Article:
How a wine glass can improve your chipping around the greens
In my last column, I began a short series on imagery and visualization. It was fun to craft, and I was heartened at the fact that it received lots of positive feedback.
One response from a world-class downhill mountain bike racer, energized me even more. He responded to the piece and referenced the fact that he, like Arnold Palmer (who visualized how he would play Augusta National before he played it), would visualize the downhill racecourse multiple times before his competitive run. This discipline not only equipped him for the challenge of the race, it prepared him for every obstacle he would face.
I could not help but see the parallels with a round of golf.
“Visualization. It may be the most important part of your mental package.” –Ray Floyd
The Glass of Wine
If you struggle to elevate green side shots, or battle to extricate yourself from greenside bunkers then my “wine glass” image is sure to help you. To be completely honest, I use the wine-glass image due to my penchant for a nice glass of red (along with a charcuterie and cheese board), but you can imagine whatever type of glass you wish.
How it works
If you were to balance a wine glass on the face of your lofted wedge at address, the face would have to point toward the sky. We are going to use that image throughout the swing.
First things first, set the face open before you go about gripping the club. I find too many golfers grip the club normally and then try to contort themselves in a vain effort to somehow twist the clubface open. This has a myriad of ends that are not very good, so let’s try to avoid that.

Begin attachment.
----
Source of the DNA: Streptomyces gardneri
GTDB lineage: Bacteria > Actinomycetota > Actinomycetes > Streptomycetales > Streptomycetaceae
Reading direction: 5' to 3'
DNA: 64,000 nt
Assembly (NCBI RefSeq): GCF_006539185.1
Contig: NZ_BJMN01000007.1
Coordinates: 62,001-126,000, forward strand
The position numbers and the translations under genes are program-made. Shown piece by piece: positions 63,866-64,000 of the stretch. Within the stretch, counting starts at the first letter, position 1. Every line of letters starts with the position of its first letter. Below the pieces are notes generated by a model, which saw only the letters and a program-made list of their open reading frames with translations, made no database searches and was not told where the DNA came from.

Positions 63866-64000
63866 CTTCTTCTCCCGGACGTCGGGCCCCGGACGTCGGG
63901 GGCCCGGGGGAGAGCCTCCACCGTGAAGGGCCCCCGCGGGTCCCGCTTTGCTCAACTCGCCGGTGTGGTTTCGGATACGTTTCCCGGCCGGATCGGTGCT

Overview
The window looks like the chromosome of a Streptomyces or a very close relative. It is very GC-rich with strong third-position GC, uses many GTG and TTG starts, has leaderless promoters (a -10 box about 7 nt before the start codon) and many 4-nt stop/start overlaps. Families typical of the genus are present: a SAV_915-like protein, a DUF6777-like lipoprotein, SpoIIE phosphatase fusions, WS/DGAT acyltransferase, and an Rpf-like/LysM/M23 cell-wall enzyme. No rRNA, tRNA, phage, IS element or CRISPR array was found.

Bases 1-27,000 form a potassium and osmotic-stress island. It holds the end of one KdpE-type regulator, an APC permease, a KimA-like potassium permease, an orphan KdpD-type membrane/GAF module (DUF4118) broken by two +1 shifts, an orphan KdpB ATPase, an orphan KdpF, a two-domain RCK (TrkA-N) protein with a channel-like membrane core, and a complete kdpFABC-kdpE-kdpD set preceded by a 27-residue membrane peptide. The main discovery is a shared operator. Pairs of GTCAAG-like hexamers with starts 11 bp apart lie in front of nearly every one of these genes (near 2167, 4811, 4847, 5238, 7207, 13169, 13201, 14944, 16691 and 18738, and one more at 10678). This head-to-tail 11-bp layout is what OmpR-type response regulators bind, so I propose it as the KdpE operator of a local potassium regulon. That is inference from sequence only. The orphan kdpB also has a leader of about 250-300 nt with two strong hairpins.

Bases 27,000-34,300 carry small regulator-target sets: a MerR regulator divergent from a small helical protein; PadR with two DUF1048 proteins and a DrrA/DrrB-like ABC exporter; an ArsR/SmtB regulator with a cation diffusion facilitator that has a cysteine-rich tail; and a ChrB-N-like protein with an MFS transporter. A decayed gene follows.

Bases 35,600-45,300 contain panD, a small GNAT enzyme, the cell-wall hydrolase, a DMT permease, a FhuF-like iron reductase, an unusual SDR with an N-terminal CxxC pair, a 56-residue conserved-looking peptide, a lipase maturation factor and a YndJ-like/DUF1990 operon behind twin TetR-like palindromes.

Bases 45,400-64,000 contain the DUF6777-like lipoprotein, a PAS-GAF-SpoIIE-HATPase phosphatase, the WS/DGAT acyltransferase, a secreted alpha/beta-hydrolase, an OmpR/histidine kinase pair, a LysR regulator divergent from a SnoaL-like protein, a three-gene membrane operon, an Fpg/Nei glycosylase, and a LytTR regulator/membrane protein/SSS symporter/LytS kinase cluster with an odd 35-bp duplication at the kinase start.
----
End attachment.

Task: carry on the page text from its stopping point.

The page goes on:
Once the clubface is set correctly, imagine that you have a glass balancing on the face of the club and make a few mini-swings back and forth without stopping. As you do this, you will get the sense of how your arms, wrists and hands need to perform in order to keep the glass from falling off the clubface.
Further, you will also realize that if you have excessive tilting in your body, to the left or the right, you will have a difficult time maintaining the loft on the clubface, and the wine glass would likely fall off the face. In other words, your pivot action will have to improve and, more importantly, it will support the movement of your arms and the club and enhance the arc of your golf swing.
This image is also more than likely going to help to shallow the angle of attack into the impact zone. In my experience, great chippers, pitchers and bunker players “nip the legs out from underneath the ball” (there’s another image for you) with a very shallow, sweeping blow.
Just a word to the wise, if you are really true to keeping the wine glass on the face you will find that it is difficult to accelerate sufficiently to propel the ball a long distance. Don’t worry, just see the image in your mind before you make the swing, and your brain will prepare your body for the task upcoming.